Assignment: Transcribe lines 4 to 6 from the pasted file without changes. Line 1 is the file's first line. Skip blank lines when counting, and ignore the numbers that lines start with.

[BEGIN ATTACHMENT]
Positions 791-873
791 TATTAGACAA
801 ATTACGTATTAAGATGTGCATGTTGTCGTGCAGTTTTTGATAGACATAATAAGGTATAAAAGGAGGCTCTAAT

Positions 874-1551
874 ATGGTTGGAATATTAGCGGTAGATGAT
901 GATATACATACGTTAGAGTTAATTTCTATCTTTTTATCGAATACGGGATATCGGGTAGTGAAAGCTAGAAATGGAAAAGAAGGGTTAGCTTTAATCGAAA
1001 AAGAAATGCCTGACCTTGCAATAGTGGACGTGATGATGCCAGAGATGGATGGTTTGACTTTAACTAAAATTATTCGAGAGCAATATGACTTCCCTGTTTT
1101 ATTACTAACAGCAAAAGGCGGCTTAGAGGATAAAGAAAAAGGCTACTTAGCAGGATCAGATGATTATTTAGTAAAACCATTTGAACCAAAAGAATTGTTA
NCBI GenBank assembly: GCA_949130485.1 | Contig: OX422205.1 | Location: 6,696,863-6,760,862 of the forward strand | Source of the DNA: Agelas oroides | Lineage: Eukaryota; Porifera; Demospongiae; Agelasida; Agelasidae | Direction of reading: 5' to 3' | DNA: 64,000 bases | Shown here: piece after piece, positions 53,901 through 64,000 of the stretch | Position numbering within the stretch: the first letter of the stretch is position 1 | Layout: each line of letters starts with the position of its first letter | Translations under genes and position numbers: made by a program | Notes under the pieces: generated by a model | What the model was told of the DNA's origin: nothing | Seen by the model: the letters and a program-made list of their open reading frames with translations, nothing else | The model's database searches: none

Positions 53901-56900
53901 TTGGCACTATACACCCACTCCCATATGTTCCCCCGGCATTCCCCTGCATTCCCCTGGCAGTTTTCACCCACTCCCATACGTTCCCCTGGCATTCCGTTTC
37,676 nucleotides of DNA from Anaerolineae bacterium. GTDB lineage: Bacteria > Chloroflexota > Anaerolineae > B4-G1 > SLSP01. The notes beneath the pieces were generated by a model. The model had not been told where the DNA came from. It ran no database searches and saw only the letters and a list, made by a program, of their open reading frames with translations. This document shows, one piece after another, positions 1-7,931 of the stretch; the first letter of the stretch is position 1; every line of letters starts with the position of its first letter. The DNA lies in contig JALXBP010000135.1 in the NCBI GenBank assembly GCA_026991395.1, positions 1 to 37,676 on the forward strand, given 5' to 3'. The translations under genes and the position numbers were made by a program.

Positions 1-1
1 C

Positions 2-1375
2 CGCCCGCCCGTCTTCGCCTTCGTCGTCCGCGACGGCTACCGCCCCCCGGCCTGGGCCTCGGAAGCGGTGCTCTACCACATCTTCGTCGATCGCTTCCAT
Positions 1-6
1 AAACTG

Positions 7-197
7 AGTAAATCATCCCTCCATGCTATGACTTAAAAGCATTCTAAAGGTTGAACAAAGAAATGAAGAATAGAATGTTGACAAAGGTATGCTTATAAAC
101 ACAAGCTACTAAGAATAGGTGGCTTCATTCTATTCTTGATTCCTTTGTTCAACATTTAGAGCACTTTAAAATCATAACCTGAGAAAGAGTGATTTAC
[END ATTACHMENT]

Positions 874-1551
874 ATGGTTGGAATATTAGCGGTAGATGAT
901 GATATACATACGTTAGAGTTAATTTCTATCTTTTTATCGAATACGGGATATCGGGTAGTGAAAGCTAGAAATGGAAAAGAAGGGTTAGCTTTAATCGAAA